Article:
Malaysia is standing by plans to operate a single, national 5G network. But in a new and unusual twist it will allow telcos to buy into the network operator.
The government once again discussed the rollout of 5G at a Cabinet meeting last week and agreed on a series of changes to its existing plans, chief among which was the decision to sell off as much as 70% of the state-owned entity set up to run the national network. Those eligible to buy into the operator will be the telecoms companies themselves, who were shut out from the 5G network rollout process last year when the state set up Digital Nasional Berhad (DNB) to do it on a wholesale-only basis.
“The participation of telecommunication companies in the DNB enables them to be involved in the implementation of the country’s 5G network,” the government said, in a Malaysian language statement published by the Ministry of Finance and the Ministry of Communications and Multimedia.
Right. If only there were other ways of enabling telecoms operators to take part in 5G rollout. Allowing them to acquire spectrum and build their own networks, for example. But perhaps that’s just fanciful thinking.
“The experience of telecommunication companies in developing 3G and 4G networks in Malaysia can also help in launching the implementation of 5G networks in Malaysia,” the statement reads. You don’t say.
Malaysia had planned to go down the traditional route of holding a 5G spectrum auction to enable its mobile operators to roll out 5G infrastructure. Indeed, in 2019 Maxis made a lot of noise about signing up Huawei as its 5G vendor partner, working on the assumption that it would be able to bid for 5G frequencies at some point in the not-too-distant future. But a change of government brought wholesale change to the 5G model, opting for a single national network and appointing Digital Nasional to build and run it, with the telcos as retail customers.
Actually, the job of building it went to Ericsson, which bagged an 11 billion ringgit (around US$2.6 billion) deal to that end last summer.
The government has made it clear that Ericsson’s contract with Digital Nasional will be unaffected by its policy shift, which could almost, but not quite, be described as a U-turn.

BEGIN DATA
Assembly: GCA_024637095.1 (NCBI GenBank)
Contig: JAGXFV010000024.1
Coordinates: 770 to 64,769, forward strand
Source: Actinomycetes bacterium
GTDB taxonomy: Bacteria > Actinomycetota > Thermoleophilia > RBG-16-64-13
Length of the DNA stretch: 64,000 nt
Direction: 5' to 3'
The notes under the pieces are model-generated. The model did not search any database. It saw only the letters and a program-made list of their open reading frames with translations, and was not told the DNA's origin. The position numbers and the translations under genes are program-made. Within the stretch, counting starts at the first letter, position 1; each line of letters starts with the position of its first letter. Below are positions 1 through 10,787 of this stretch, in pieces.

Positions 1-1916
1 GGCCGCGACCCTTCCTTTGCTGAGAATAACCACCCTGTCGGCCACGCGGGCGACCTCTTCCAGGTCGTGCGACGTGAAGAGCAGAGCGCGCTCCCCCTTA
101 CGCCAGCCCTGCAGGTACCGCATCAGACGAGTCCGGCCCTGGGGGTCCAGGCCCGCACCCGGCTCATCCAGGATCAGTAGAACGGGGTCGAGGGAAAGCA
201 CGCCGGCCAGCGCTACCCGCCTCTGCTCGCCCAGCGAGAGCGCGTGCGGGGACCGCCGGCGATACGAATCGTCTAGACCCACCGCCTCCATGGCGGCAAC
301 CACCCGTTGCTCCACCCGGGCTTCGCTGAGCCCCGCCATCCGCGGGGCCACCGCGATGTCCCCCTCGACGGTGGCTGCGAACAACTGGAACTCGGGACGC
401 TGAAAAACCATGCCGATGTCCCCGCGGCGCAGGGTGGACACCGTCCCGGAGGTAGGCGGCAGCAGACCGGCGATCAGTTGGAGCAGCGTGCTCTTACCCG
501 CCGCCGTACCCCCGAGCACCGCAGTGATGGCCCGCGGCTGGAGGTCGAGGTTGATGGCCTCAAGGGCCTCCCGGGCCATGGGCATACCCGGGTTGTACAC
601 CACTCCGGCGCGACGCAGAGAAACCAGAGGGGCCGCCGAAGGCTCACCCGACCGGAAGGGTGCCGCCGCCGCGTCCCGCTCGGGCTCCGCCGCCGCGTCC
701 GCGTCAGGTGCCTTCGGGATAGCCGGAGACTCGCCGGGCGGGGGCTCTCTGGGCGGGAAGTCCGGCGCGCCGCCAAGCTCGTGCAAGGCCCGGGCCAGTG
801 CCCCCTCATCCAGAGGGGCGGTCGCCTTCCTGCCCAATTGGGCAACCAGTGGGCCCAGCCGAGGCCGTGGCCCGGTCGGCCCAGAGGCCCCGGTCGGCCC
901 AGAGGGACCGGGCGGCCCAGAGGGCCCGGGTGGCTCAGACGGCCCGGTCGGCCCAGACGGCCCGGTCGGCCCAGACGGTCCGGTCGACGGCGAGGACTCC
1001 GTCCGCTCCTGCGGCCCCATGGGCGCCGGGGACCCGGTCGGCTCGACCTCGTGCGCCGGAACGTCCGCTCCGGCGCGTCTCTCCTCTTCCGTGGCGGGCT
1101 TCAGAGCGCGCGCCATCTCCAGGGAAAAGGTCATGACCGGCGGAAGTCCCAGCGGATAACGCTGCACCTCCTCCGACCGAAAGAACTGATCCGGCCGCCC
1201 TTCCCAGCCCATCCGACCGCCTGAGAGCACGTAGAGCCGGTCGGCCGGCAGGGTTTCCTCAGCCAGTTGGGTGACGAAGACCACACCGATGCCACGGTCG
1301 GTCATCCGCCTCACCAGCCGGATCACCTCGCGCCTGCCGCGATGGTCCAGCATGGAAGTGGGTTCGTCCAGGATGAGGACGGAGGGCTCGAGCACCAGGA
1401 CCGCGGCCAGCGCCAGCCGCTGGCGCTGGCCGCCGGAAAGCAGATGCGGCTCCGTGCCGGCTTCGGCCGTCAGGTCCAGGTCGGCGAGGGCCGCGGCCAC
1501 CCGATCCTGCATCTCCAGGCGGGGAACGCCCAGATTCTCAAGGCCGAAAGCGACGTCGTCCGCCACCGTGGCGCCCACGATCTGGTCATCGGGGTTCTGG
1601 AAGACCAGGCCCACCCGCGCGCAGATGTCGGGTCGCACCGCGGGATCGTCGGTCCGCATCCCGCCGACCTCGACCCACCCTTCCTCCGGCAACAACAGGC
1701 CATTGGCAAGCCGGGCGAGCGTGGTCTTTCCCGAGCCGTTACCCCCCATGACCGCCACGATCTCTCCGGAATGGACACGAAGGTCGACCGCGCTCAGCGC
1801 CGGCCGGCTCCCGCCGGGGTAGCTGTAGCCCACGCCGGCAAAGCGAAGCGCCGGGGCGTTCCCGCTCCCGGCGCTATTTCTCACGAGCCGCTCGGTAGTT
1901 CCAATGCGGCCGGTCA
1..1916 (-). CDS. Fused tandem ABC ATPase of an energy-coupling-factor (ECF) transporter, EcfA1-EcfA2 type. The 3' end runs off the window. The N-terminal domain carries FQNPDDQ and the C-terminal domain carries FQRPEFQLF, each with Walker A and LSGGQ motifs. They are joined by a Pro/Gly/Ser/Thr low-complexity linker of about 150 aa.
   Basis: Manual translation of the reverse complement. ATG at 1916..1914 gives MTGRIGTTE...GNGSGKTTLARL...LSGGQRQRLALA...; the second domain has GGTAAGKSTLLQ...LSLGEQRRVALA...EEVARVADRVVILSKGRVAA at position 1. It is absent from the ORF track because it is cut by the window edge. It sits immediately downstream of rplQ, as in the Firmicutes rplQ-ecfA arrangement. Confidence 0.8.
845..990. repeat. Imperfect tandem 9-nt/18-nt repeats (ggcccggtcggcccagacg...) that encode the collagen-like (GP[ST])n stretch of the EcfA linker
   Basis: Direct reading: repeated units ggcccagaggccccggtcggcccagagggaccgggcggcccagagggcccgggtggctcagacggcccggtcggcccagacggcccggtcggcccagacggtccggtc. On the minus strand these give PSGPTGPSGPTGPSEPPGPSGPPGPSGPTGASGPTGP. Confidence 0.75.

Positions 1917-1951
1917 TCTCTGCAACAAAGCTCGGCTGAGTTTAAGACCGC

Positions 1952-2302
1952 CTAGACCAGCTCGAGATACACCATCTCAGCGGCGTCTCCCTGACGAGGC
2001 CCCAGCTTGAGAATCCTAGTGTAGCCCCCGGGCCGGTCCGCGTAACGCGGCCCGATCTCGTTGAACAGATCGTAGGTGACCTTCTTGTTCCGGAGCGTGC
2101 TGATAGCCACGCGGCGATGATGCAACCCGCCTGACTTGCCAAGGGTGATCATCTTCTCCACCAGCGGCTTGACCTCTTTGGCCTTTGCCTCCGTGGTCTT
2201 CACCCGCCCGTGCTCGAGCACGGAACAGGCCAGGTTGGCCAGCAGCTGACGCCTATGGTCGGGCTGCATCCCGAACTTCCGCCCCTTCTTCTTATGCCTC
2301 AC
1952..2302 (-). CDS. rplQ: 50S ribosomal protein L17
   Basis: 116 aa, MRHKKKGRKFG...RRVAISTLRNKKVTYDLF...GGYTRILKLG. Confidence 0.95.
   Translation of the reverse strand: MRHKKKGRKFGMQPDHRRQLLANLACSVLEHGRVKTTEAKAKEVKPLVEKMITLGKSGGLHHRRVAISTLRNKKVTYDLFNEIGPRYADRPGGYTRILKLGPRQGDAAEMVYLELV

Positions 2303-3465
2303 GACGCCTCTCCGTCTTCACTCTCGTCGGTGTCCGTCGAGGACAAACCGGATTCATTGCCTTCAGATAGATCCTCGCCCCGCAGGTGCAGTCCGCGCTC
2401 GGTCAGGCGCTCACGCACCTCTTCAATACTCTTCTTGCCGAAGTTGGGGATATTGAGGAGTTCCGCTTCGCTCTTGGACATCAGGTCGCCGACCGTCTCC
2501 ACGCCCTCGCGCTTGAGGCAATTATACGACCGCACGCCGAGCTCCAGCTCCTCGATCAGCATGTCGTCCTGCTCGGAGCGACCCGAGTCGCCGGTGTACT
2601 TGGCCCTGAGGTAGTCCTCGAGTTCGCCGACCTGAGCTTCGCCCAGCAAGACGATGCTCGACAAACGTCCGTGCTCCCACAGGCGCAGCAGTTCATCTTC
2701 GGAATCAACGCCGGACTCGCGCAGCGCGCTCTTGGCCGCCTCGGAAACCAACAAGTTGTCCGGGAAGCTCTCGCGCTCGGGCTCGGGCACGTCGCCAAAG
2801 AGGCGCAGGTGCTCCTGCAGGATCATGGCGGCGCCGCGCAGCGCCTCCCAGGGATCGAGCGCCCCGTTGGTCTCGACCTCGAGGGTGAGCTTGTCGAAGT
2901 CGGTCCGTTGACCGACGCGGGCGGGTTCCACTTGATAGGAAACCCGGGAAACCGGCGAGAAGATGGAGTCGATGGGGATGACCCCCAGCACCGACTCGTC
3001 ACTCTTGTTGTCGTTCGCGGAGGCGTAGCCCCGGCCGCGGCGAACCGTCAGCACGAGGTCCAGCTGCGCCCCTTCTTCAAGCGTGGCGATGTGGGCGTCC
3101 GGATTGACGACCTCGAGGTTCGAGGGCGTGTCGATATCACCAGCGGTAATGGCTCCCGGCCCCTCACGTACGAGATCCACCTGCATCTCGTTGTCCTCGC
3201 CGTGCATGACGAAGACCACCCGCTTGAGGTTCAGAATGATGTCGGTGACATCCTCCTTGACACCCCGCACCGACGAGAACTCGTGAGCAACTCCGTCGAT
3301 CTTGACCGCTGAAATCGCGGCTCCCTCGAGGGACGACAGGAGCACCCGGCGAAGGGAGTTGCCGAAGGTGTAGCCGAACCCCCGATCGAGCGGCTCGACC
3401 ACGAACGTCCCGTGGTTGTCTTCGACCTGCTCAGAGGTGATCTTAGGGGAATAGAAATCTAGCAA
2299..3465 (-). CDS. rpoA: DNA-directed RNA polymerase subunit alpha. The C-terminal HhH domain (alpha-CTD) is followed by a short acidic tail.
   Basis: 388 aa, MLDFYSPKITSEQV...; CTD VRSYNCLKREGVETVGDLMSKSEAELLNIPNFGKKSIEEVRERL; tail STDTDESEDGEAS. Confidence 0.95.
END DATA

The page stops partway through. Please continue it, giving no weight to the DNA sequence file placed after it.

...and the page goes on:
“The implementation of this SWN [single wholesale network] model will ensure that there are no additional financial implications on the contract that has been entered into with the appointed network hardware provider, namely Ericsson,” it said, adding that the Swedish vendor has already drawn up an implementation plan, including contracts for local vendors.
‘Already’ is perhaps not the right word to use, given that 5G availability in Malaysia remains scant. According to Maxis, for example, the national network launched in December, but is currently only available in Malaysia’s new administrative capital Putrajaya and adjacent Cyberjaya.
The government is still shooting for 80% population coverage by 2024, with 5G being supplied at a wholesale rate of less than RM0.20 per Gigabyte (GB), that’s about 4 US cents, which it says is lower than the current cost of providing 4G.
Therein lies at least part of the reasoning for Malaysia’s decision to opt for a wholesale 5G model. Giving all 5G spectrum to Digital Nasional will enable retail operators to provide a high quality of service, thanks to optimal spectrum utilisation, at a lower price, with cost-savings ultimately being passed on to consumers, the government explained.
But it’s clear that as laudable as that strategy is, it is not working too well in practice.
According to Reuters, Malaysia’s mobile operators have lobbied for the creation of a second network, having reached an impasse with Digital Nasional over the price of access to the network. It seems the government has acknowledged those competition concerns, hence this latest decision to allow the telcos to buy in.
The negotiations to enable them to do that could be interesting, though.
“Ownership, equity value and other aspects related to this proposed equity participation are subject to negotiations between DNB and the telecommunications companies, where the agreement is targeted to be finalized in the near future,” the government said.
That sounds optimistic.
Malaysia’s big four mobile operators Celcom Axiata, DiGi, Maxis and U Mobile all welcomed the government’s decision, Reuters reports. But there are more than a few ‘i’s to dot and ‘t’s to cross here.